The thing I hate most about the grieving process is everyone else’s expectations of its progression. That, and the ability it has to hit you without warning. It has been a difficult week for me; there have been a lot of tears and a lot of ‘why me?’. I don’t know why I plague myself with that question when I know there is no answer. I do not believe everything happens for a reason; I do not believe there was purpose in my accident. I believe life changing moments can happen to anyone at any time and there is always a choice in how one chooses to cope. Still, it’s unbearably frustrating some days to think about all of the people in this world who choose a life of hate or crime yet get to roam the world as they please. The days I try to understand why are never easy days.
When it comes to recovery timelines I’m often still told my injury is quite recent although it feels like it’s been a lifetime. I still go through periods of overwhelming grief. I can go weeks without shedding a tear until I hit a wall. It usually starts at bedtime after a particularly frustrating day or difficult moment. It starts when the kids are in bed and I have time to reflect and think about the ways in which my life is changed and the ways in which it is harder. For a long time after my injury I would cry daily – moments of mourning that would come and go. While the breakdowns have become more infrequent, they have also become more intense and are increasingly difficult to move past. They leave me with an exhaustive emotional hangover.
The last week has moved past me in a blur. After an emotional day where I felt as though my injury was taunting me at every turn, I surrendered to tears around midnight. These are the kind of tears that leave you unable to breathe or even think straight. Since then I have struggled daily with feelings of frustration and anger. Whenever I’ve felt like I may be ready to reset and keep going there has been something to remind me of my inadequacies: a bladder accident, bowel issue and a giant bruise on my hip after a botched transfer (to name a few). And after all of these little reminders this week I feel defeated by my injury.
For the last 72 weeks I have made the daily decision to keep living my life to the fullest. I make an effort every day to find things for which to be thankful. I look for the people, the moments, and the good things that make life worth living. Some days it is more work than others but it is work that always pays off in the end. I have quotes tucked away for moments that I need inspiration and others displayed prominently in my home to remind me more consistently. There are days (even weeks) where I am strong and I convince myself that I am capable and I am happy and I have this injury under control; there have been many times where I even truly believe all of this.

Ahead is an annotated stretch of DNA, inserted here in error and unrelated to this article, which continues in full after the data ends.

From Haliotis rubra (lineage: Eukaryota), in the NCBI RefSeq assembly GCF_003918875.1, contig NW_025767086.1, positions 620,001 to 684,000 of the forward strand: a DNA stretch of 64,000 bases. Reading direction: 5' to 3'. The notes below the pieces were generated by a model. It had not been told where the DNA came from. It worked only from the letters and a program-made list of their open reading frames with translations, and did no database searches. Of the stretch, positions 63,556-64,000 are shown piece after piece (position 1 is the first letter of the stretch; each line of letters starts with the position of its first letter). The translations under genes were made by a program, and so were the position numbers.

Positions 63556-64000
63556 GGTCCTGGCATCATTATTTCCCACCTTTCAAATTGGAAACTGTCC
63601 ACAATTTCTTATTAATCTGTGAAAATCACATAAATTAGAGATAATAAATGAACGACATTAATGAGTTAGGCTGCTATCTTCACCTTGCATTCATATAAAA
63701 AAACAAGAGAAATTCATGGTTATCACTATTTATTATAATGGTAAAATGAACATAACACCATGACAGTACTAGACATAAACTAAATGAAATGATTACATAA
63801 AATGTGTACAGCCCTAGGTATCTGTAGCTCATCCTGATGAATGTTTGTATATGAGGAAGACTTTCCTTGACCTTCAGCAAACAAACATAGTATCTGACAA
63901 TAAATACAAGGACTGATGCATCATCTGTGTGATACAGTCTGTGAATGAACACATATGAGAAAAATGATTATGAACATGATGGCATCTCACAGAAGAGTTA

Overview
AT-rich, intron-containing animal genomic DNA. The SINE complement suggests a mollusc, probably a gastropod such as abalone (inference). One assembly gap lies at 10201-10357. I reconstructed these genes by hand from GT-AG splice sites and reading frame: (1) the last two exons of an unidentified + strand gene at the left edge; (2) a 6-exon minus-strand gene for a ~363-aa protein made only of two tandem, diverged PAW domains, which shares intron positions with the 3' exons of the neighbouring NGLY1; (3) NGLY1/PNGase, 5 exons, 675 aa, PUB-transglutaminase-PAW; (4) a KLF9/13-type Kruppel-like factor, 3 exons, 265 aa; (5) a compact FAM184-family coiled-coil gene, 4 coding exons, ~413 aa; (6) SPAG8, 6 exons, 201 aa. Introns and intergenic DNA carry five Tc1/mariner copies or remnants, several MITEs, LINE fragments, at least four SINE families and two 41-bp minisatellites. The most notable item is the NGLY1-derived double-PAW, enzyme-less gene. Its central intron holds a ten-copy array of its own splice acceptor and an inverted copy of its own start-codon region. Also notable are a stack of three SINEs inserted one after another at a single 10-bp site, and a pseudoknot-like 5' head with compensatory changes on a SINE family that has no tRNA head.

The problem is, when you start to believe that you are handling things and moving on, it is so much harder when you realize that maybe you aren’t coping as well as you thought – when you realize that maybe everything isn’t okay. When emotions are running high, as they have been lately, I feel like I go back to square one in a lot of ways. Like all of the work I have done to heal is somehow null and void. I struggle to imagine a lifetime of dealing with some of the realities of this injury. The years ahead seem daunting and impossible. When I let my guard down and allow myself to be vulnerable to my insecurities I remain lost in this hangover and the sense of defeat only deepens.
Yesterday we took a long drive to Woodland Park Zoo in Seattle. As we drove home I started to think about all of the people in the surrounding cars and how on this multi-lane interstate freeway our lives briefly intersected. I started to think about the different stories that would come out of each vehicle: the heartache, the celebrations and the realities of real people all just trying to get somewhere at the same time. The scenarios played out in my head like a movie full of interwoven story lines ranging from amazing sex to the death of a loved one. I realized that anyone looking at me in the passenger seat wouldn’t have any idea that my legs don’t work or that our lives have been turned upside down over the last 72 weeks. And as we continued on the I5 North it finally sunk in that every single person we briefly intersect with has his or her own story just as delicate and intricate as the next. And while there may not be purpose in the heartache that people endure there is purpose in their responses to it.
So on the quiet drive home at the end of a very long day – my daughter slept and my boys listened to a podcast of children’s stories – I finally started to reset. I thought about the resilience and perseverance I see in the world. I thought of those who are close to me: the ones who have lost children; the ones dealing with ailing parents; the ones struggling through mental illness; the ones who keep going because they see that life is still worth living. Just because I waiver does not mean I fail and it does not mean I am defeated. I may be just momentarily defeated and I think that’s allowed.